(2) Counter prescale 1 (that is the smallest possible prescale) so that the timer is clocked at 8MHz.

 

(3) For a 16 bit counter (PWM or no PWM), it takes 2**16 clocks to roll over (that is the period). So the repetition frequency will be 8MHz / 2**16 ~ 122Hz. That is the fastest you can go with 8MHz and 16 bits. Period.

 

(4) There are ONLY two ways to make this faster: (a) Faster MCU clock, or (b) reduce the roll-over count. Both are possible within limits, though you may have more flexibility by changing the roll-over count. You need to change the timer mode to do this. Look for a mode in which TOP is set by one of the associated registers that is different than what sets the PWM duty cycle.

 

Jim

 

Until Black Lives Matter, we do not have "All Lives Matter"!

 

 

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You appear to have picked the wrong AVR.

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ka7ehk wrote:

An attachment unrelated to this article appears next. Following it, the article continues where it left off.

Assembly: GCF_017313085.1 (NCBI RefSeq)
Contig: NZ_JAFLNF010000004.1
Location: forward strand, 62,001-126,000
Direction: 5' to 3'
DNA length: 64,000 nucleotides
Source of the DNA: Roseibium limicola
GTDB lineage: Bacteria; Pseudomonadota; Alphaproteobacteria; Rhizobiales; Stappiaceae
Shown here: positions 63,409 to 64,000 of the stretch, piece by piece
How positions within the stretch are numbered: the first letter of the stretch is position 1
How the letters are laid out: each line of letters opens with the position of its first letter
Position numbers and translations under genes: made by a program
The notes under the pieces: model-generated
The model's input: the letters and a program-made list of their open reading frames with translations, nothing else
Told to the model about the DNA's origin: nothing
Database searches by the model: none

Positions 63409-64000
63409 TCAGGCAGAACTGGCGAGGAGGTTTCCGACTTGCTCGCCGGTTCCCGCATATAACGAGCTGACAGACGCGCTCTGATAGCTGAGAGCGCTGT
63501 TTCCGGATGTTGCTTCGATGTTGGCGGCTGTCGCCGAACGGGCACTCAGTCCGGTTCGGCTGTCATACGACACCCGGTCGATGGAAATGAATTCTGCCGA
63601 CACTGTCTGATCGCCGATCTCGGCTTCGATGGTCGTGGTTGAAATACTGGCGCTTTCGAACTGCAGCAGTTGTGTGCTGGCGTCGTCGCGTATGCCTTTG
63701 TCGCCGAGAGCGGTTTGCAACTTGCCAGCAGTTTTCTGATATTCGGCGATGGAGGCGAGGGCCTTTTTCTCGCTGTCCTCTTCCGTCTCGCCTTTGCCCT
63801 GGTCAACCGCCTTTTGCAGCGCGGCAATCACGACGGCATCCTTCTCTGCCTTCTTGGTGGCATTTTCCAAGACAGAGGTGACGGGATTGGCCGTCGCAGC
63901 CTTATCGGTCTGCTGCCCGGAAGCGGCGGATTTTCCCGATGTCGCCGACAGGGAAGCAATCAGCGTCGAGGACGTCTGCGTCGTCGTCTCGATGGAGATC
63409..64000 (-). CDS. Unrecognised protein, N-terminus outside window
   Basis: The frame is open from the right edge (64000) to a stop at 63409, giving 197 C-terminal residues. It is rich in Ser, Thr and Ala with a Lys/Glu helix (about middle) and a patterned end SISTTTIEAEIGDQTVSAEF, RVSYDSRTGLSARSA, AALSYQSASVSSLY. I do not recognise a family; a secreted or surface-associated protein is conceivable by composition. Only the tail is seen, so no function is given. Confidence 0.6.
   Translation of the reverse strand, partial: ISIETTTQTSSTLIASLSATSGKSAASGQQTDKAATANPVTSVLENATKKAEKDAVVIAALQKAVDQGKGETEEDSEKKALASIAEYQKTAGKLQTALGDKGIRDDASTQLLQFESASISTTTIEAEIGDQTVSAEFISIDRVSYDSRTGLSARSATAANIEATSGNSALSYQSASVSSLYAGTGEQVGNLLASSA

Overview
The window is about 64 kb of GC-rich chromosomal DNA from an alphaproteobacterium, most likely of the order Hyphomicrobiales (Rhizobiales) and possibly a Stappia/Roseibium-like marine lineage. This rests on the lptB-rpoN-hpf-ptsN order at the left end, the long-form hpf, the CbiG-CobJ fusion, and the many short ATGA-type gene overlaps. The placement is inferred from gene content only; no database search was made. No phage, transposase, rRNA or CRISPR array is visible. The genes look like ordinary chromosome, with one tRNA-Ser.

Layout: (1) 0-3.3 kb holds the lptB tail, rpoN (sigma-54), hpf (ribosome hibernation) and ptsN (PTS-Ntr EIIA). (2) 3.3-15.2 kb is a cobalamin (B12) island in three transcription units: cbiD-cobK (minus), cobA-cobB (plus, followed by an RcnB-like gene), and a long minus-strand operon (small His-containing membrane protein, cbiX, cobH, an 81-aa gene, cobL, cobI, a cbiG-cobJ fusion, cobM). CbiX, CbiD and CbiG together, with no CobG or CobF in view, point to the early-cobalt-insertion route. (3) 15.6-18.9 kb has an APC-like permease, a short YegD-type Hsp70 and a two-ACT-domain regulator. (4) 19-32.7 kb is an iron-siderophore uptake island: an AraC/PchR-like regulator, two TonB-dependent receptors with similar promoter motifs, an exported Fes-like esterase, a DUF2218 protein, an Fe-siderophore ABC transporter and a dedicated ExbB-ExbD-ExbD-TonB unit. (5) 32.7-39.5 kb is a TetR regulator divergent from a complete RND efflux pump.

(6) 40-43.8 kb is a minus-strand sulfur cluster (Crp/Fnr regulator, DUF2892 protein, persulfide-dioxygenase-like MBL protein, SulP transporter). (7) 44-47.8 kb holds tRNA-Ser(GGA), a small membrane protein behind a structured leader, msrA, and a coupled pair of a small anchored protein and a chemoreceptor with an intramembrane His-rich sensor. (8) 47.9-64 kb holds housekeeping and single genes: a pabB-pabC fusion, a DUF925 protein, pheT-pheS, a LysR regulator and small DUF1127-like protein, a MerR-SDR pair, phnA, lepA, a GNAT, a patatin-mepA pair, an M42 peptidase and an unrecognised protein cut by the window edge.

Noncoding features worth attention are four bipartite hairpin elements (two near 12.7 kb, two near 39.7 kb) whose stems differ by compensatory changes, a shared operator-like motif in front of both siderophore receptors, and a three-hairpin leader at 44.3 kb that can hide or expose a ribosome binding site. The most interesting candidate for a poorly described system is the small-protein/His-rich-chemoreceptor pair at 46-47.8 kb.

There are ONLY two ways to make this faster:

 

What about an external DDS chip from Analog devices?

 

 

Another Jim

I would rather attempt something great and fail, than attempt nothing and succeed - Fortune Cookie

 

"The critical shortage here is not stuff, but time." - Johan Ekdahl

 

"Step N is required before you can do step N+1!" - ka7ehk

 

"If you want a career with a known path - become an undertaker. Dead people don't sue!" - Kartman

"Why is there a "Highway to Hell" and only a "Stairway to Heaven"? A prediction of the expected traffic load?"  - Lee "theusch"

 

Speak sweetly. It makes your words easier to digest when at a later date you have to eat them ;-)  - Source Unknown

Please Read: Code-of-Conduct

Atmel Studio6.2/AS7, DipTrace, Quartus, MPLAB, RSLogix user

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Well, if you use that as an external clock for the MCU, that comes, in my mind, under the heading of "make the clock faster". Yes, you have lots of frequency flexibility but I would think that would be about the only benefit. DDS chips tend to be both pretty power hungry and pretty expensive.

 

BUT, a dds is no cure-all. An ordinary AVR is limited to something in the range of 16MHz to 20MHz with a fair number than don't even have spec'd operation to 16MHz. So, for a 16-bit PWM, the OP is still going to be stuck with something well under 500Hz (PWM repetition frequency), not 1MHz that was the stated goal.